Professors from across campus express optimism for Class of 2020’s future

The coronavirus stifled in-person sendoffs, but Norwich University’s faculty and student leaders wouldn’t be denied their goodbyes. In a video montage, professors from across campus waved goodbye amid bursts of blessings and occasional bon mots.

Nursing Director Paulette Thabault saluted nursing graduates, many of whom are already working on health care’s front lines. She encouraged them to take time to reflect and decompress. Mathematics professor Cathy Frey congratulated graduates and reminded them to write back; campus wants to hear success stories.

“You’re at a great point in your lives, where you have tools, you have opportunities, you have a fresh look at the problems of the world. I’m confident you’ll go solve some of them.” Charles White, Norwich University engineering professor

Engineering professor Charles White spoke about Sir Isaac Newton, who earned his bachelor’s degree from Cambridge University’s Trinity College in August 1665, three months before the Great Plague forced the school’s shutdown. (Sound familiar?)

Newton persevered, White said, going home to Lincolnshire to develop his theories of optics and gravitation and invent calculus. Norwich students, who’ve developed skills including mathematics affinity, inductive reasoning, expository writing, leadership, are poised to thrive, he said.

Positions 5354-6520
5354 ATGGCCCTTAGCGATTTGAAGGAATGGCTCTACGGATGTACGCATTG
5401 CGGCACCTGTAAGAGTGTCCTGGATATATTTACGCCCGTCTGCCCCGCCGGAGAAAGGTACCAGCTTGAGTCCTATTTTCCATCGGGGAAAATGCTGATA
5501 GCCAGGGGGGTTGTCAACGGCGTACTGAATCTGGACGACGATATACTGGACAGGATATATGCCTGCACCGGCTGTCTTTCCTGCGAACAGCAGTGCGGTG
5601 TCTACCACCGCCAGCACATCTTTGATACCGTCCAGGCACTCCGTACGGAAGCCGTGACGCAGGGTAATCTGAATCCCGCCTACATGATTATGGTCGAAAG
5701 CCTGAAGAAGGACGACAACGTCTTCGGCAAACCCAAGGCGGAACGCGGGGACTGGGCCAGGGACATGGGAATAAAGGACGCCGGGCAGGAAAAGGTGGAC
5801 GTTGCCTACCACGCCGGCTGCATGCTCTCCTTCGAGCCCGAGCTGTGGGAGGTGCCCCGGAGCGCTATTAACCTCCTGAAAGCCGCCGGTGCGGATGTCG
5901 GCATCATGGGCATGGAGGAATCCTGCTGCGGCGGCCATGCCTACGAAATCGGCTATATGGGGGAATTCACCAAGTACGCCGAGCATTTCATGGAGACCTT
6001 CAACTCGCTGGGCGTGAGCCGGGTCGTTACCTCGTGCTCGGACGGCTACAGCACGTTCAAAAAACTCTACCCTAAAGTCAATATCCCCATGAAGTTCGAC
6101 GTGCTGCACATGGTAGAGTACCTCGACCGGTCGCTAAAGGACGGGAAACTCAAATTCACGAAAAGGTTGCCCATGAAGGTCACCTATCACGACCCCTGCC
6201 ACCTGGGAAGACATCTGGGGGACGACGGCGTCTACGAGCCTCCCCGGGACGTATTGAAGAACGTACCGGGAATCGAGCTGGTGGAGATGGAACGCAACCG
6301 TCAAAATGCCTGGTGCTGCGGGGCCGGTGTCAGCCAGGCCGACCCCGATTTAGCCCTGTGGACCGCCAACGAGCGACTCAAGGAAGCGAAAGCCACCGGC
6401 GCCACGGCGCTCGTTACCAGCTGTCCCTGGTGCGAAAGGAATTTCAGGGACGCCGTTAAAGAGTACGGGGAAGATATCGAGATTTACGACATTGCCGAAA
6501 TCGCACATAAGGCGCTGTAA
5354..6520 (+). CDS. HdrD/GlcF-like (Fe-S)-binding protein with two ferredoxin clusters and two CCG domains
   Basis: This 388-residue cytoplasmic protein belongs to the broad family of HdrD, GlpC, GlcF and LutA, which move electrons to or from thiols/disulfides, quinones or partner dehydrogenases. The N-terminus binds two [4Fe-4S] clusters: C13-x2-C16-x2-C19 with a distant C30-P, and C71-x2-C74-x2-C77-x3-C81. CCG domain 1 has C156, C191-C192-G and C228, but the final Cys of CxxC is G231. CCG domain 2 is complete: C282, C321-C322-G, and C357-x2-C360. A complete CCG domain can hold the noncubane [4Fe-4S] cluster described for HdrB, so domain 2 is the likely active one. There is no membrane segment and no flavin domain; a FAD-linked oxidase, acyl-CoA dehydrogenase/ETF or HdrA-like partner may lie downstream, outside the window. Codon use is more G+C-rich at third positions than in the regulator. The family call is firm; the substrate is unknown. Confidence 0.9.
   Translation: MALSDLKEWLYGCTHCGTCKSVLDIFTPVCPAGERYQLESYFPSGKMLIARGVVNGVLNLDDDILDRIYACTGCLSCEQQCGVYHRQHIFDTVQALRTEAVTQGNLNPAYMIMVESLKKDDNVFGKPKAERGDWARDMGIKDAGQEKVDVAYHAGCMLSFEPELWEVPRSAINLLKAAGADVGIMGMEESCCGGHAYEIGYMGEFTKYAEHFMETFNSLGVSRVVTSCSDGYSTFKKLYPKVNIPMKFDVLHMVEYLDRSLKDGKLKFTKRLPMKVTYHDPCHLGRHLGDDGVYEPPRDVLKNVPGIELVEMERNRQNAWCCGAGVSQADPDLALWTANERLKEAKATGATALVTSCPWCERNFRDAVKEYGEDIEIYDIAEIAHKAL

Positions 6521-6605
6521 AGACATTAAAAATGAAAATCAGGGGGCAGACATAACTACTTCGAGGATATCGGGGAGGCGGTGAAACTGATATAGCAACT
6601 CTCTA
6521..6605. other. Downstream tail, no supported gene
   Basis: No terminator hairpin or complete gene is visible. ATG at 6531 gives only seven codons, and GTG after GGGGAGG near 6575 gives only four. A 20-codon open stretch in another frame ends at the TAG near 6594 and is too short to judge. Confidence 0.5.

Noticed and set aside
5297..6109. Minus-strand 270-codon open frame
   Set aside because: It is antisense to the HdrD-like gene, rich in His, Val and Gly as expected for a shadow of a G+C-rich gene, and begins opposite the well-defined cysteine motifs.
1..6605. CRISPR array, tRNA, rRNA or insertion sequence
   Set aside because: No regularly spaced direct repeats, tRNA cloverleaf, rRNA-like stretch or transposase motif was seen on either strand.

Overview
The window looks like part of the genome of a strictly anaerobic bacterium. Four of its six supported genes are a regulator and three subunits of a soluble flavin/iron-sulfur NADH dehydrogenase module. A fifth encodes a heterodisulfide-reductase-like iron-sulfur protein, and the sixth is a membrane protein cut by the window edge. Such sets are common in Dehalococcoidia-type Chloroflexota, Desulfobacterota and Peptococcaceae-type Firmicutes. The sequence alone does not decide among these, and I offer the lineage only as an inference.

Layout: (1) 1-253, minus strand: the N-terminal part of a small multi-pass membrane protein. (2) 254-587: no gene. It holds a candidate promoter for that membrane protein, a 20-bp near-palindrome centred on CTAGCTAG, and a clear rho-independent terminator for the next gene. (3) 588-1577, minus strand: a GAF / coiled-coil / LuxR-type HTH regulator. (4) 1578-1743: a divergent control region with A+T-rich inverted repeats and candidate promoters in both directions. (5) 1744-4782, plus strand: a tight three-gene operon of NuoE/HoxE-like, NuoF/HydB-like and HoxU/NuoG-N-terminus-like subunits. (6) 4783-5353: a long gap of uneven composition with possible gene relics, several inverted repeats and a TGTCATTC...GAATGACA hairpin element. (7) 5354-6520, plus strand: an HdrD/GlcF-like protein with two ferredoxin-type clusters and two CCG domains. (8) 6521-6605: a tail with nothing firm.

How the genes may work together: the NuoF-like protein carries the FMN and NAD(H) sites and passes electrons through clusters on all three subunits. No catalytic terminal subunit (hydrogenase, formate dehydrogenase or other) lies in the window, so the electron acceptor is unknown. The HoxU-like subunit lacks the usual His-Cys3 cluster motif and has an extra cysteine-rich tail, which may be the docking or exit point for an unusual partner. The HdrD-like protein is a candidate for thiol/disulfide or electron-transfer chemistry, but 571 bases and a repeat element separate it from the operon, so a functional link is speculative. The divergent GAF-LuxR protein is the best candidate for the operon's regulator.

“You’re at a great point in your lives, where you have tools, you have opportunities, you have a fresh look at the problems of the world,” he said. “I’m confident you’ll go solve some of them.”

Lisa Brucken, a Center for Student Success adviser, and her husband, history professor Rowland Brucken, sent well wishes from behind a maroon Norwich University flag.

“This is the first class in Norwich University history to have to take all their classes online in the last two months because of a global pandemic,” Rowland Brucken said. “Good job with that.”

Criminal justice professor Elizabeth Gurian acknowledged the unusual future facing the Class of 2020, in a world racked by pandemic and bristling with social justice unrest.

But, she said, the new graduates are ready.

“We, your faculty, are given hope by the promise of your generation,” she said, “knowing you will implement all that you’ve learned to lead the way for criminal justice reform and constructive dialogue.”




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